And it’s not all about the environment either, with most analysts also pointing to the importance green hospitality is having on financial performance as well, and not just on the bottom line either where reduced energy costs and leaner waste targets have an obvious potential to cut operating costs. Environmentally friendly policies also have an almost unique potential to attract the new generation of business and social travellers who are placing sustainability at the top of their checklists, with even the hardest nosed business travellers supporting the trend: Deloitte’s, scion of the pinstriped traveller, has published polling results taken from 1,000 businessmen and women, no less than 95% of whom wanted more green initiatives with 38% admitting to checking whether their chosen hotel was sufficiently green before deciding to book.
Put it another way, in less desiccated language not favoured by Deloitte, Eco Hospitality has now become an essential part of Mid Market’s success story on the subcontinent… and there’s no sign of it losing any of that importance any time soon.
Just look at Lemon Tree Hotels and Eco Hotels both of which are blazing a trail in making the most of the opportunities India’s mid market hospitality sector has to offer, each of them pursuing ambitious expansion programmes and delivering above market rate returns for investors.
Red Ribbon Asset Management is the founder of Eco Hotels, the world’s first carbon neutral mid market hotel brand, which has “green hospitality” built into its genetic structure. The company has embarked on an ambitious programme to roll out a chain of new facilities across the subcontinent, designed to take full advantage of market opportunities currently available in India’s mid market segment. The brand offers sustainable living without compromising on quality and will cater for commercial and recreational travellers alike.
India has become something of a crucible to test out trends in the hospitality sector. As most of us will have observed over recent years “green tourism” and “green hospitality” have become increasingly dominant in determining the choice of hotel for business and recreational travellers alike: part of a global environmental trend that seems, ironically, to have picked up pace even more following Donald Trump’s withdrawal of the United States from the Paris Climate accords.
But what makes India different from other bellwether economies worldwide is the sheer pace of the change that is currently taking place on the subcontinent. Number of travellers choosing to travel to and across India has reached an all time high, carriers are reporting exceptional volumes and occupancy rates and the mid sector is picking up a larger percentage of these travellers than ever before. I’m sure that will all in lead to an acceleration of the rate at which the trend for “green tourism” evolves in India as opposed to other markets across the world, meaning we can expect to see green tourism’s importance on the subcontinent before anywhere else.
As the article also points out, Eco Hospitality is an essential part of this trend so I’m very much looking forward to seeing how things develop, especially with Red Ribbon’s Eco Hotel project playing such an important part in the market.
September 14, 2018
This year’s Sustainable Travel Report has reinforced the continuing momentum of Eco Hospitality in India: 84% of business and recreational travellers now confirm a preference for sustainable destinations, and as the saying goes, “sustainability starts where you stay”. Two thirds of travellers are willing to spend 5% more on accommodation if it meets sustainable criteria, meaning everything from water and energy consumption through to macro environmental management systems. But to get a real feel for the importance of those findings, you have to place them side by side with tourist and business statistics on the subcontinent and, in particular, for the first half of this year. It helps explain why India is currently experiencing an Eco Phenomenon.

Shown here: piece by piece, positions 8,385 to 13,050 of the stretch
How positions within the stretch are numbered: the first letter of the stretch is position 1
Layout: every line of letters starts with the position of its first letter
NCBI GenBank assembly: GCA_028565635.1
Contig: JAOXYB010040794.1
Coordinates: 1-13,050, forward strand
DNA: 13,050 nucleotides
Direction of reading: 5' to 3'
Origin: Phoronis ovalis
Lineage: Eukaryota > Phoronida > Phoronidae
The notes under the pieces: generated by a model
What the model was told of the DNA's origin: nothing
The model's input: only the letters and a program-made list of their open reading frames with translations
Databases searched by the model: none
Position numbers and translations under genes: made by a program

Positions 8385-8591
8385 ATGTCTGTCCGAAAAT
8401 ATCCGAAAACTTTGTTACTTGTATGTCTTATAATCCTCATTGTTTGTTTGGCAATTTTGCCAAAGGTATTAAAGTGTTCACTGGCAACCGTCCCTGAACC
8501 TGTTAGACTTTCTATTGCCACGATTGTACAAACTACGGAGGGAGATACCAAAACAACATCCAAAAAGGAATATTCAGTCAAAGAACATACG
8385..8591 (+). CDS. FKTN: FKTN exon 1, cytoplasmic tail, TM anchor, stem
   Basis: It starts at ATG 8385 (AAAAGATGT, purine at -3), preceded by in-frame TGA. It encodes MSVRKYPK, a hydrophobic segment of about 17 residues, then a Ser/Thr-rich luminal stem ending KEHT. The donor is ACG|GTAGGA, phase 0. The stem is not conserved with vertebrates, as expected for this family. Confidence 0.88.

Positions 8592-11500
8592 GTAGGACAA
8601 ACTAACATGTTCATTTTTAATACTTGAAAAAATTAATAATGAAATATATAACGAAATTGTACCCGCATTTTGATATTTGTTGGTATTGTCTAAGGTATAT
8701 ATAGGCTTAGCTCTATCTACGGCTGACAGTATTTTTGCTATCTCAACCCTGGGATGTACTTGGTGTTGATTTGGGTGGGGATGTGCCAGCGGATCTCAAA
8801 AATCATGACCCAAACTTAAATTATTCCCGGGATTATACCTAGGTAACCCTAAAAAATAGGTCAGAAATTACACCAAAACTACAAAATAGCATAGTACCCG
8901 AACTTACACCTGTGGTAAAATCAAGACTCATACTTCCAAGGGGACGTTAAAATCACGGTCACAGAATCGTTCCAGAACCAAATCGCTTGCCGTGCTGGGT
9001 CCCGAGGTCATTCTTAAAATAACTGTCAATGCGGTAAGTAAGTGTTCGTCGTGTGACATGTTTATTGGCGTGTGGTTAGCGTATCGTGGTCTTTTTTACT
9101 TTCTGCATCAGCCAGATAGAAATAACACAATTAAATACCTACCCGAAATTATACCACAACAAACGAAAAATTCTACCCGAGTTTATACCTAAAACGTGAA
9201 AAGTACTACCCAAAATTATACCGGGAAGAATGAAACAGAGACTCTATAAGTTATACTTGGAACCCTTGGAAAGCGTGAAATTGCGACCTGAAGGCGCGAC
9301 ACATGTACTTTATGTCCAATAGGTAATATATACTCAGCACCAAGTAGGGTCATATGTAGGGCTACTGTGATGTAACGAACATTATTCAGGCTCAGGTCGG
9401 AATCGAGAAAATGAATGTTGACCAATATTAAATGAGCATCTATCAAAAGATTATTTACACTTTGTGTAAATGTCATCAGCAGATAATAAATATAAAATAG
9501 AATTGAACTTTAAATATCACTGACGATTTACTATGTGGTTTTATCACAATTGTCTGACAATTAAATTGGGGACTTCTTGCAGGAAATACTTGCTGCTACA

The subcontinent will be the fourth biggest tourist economy in the world within the next four years, bigger than Italy, the United Kingdom and Australia put together and a major factor in this explosive growth is internal demand. In May alone airlines in India reported a 16.6% growth in passenger numbers, carrying 11.9 million customers with 80% occupancy (Spicejet reported an astonishing 94.8% occupancy rate). And with tourist numbers on the subcontinent riding at such an all time high with 84% of tourists preferring sustainable destinations (they have to stay somewhere when they arrive), even the most rudimentary of economists could spot an emerging trend.
Certainly Lemon Tree Hotels and Eco Hotels haven’t been slow to pick it up: both companies are currently spearheading key innovations in India’s hugely significant mid market hotel segment, with eco hospitality at the heart of each of their business models.
No surprise then that JP Morgan reported Lemon Tree in June to be delivering better than average cost control and execution ratings as well as higher return rates on room occupancy. Better Eco credentials aren’t just a honey pot for prospective travellers, they make sound business sense too with reduced commodity use (and costs) delivering straight to the bottom line. JP Morgan have also pinpointed enhanced operating leverage as a driver for future growth for at least the next three years, which is likely to deliver improved capacity for better pricing and capacity structures.
Lemon Tree and Eco Hotels continue to roll out new hotel units across the subcontinent, with the former last month investing another Rs 850 Crore into its aggressive expansion programme. Interestingly enough, Lemon Tree’s President Vikramlit Singh has also again highlighted a continuing mismatch between demand for hotel rooms and availability as a likely source of future profitability, so there’s no sign of those capital programmes losing their momentum anytime soon.
Red Ribbon Asset Management is the founder of Eco Hotels, the world’s first carbon neutral mid market hotel brand, offering “green hospitality” as part of a progressive roll out across India, designed to take full advantage of market opportunities available on the subcontinent at the moment. The brand offers sustainable living without compromising on quality and will cater for commercial and recreational travellers alike.